We live just south of Dallas and I’ve spent the last 6 years working on a 20 tree apple orchard in Blackland clay. I’ve plowed, made berms, added copious amounts of pine bark and sulfur in order to add drainage and acidify my 7.9 ph soil. I’m tired of seeing beautiful 3-5 year year trees die instantly in the heat of summer from cotton root rot. (I’ve worked in a plant lab and recognize the root fungi) I rip them up and replant, originally with m-111 and now with the newer rootstocks from Cornell. (I have yet to lose a Cornell rootstock but trying not to be too hopeful.) I am ready to start over with fruit that is more resistant to CRR. I’ve done a lot of research and it seems pecan and grape are about the best options? Any help is appreciated.
When conditions are right, cotton root rot can kill a wide range of dicot plants, including vineyards. Where the problem exists, growers need a rootstock for cotton root rot control. Champanel and Dog Ridge have been used with some success. The vigorous growth of wild mustang, Vitis mustangensis (Vitis candicans), appears to offer promise but unfortunately it is very difficult to propagate.
In 1931, a large A&M research vineyard was established at the Winter Garden Experiment Station at Winter Haven, Texas by Ernest Mortensen. More than a thousand grape and rootstock varieties were tested until 1952 when the project was closed. [. . .] Mortensen established Dog Ridge, Champanel and LaPryor as outstanding cotton root rot resistant rootstocks.
Cotton root rot problems can be reduced by using Dog Ridge. One rootstock, 110R can address more than one problem and is the leading choice for Texas today.
And the latter:
The vinifera varieties are all susceptible [to cotton root-rot] and many of the table varieties of the American grapes. This stimulated a study of root-stocks to overcome this. Collections of wild species were made and tested for root-rot resistance under field conditions at Winter Haven, Texas, by the Texas Agricultural Experiment Station. Munson had also made notes on this disease at Denison. Munson reported a high survival at Denison for bourquiniana, candicans, lincecumii and rotundifolia. He also reported high survival under severe root-rot conditions at Winter Haven for bourguiniana, candicans, champini, lincecumii, berlandieri, cinerea, monticola and rotundifolia.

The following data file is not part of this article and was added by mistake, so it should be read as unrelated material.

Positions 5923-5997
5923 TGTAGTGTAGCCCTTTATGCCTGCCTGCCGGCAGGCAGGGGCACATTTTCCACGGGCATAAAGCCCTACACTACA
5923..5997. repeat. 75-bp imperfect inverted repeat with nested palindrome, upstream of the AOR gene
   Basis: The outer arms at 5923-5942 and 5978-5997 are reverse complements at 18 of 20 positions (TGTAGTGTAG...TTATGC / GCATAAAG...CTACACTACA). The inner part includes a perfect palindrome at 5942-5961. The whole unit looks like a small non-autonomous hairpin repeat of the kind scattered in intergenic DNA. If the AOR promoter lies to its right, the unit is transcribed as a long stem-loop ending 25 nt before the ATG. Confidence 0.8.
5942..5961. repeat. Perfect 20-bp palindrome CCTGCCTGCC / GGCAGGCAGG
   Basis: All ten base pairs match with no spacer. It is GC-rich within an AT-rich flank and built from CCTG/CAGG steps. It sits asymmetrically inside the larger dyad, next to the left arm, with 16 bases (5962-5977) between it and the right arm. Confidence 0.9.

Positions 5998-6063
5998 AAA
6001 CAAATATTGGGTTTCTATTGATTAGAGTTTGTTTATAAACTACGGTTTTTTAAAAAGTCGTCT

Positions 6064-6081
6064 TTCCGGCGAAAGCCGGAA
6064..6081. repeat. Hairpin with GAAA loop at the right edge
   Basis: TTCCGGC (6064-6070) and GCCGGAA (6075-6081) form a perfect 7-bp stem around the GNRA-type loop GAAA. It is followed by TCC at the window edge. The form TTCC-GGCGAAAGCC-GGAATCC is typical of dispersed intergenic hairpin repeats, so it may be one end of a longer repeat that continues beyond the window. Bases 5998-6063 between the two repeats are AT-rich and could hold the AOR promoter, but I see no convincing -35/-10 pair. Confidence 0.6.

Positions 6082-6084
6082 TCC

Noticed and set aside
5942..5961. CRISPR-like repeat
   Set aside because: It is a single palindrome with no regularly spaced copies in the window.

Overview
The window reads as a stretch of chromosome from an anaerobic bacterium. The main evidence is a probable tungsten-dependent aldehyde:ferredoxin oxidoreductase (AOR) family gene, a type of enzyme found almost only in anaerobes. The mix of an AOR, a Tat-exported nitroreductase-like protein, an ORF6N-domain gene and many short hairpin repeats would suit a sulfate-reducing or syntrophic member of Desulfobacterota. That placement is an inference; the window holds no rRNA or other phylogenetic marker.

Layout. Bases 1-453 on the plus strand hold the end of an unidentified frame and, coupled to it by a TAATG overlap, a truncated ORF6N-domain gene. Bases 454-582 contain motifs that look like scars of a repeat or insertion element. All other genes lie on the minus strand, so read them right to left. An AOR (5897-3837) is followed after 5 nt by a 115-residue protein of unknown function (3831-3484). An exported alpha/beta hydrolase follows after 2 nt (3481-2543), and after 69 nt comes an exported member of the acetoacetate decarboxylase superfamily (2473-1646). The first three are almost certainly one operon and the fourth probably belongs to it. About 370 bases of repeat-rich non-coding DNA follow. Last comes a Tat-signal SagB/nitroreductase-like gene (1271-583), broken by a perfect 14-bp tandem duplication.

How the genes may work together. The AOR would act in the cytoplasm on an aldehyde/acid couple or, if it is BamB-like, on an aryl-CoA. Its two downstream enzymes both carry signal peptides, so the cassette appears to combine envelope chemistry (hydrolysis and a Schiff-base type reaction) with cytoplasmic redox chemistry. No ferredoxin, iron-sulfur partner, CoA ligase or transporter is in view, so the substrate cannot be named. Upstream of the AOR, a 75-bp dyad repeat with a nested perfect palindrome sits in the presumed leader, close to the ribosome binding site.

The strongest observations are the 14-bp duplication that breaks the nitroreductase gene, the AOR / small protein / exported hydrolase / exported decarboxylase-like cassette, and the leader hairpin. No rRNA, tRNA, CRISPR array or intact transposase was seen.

To be successful as a grape root-stock, a variety must propagate readily by cuttings. This eliminates species that propagate poorly by cuttings such as candicans, berlandieri, monticola, and rotundifolia. The outstanding varieties of those which will root readily from cuttings are Dog Ridge and La Pryor. The latter is undoubtedly a natural hybrid of candicans and rupestris found on the Nueces river in Zavala County. It is very likely that Dog Ridge may also be a natural hybrid of candicans with another species.
A study of varieties for resistance to root rot and Pierces disease was also made at Winter Haven. A high survival was found for Black Spanish (Lenoir), Champanel, Delaware, Herbemont, Lomanto, Lukfata, Marguerite, Neva Munson, Nitodal, Salamander, Sunrise, Valhallah and Wine King.
Thanks much! This is very helpful. I’m thinking the champanel grape is usually the only one I can find. If I plant them and wait a year or two I can cut them off and splice another grape onto it right? Lomanto or Wine King grafted onto champanel should make a great team to combat both cotton root rot and Pierces disease while growing a high quality and much needed Texas wine grape? What’s the best graft for for grapes? And when is the best time to graft? Thanks again!
Pecan is heavily affected by cotton root rot. I am not aware of any tolerant rootstocks. Just hazarding a guess, you might look to see if any native hickories are growing in the area. If so, there is a good chance they are resistant. Find out what they are and see if pecan grafts can survive on them.
If you can come up with something for a rootstock, Monte Nesbitt has published recommendations for varieties.
No experience with grape grafting myself, but I understand it’s common to field graft them. Bench grafting might be easier in some ways, though, because grape grafts apparently need a number of days at around 80F to callus properly, and that would be easier to achieve under bench conditions (for instance, with a hot callus pipe) than in the field. A number of grafts are used. Perhaps someone with experience in these matters will chime in.
Anyway, that sounds like a solid plan. Good luck!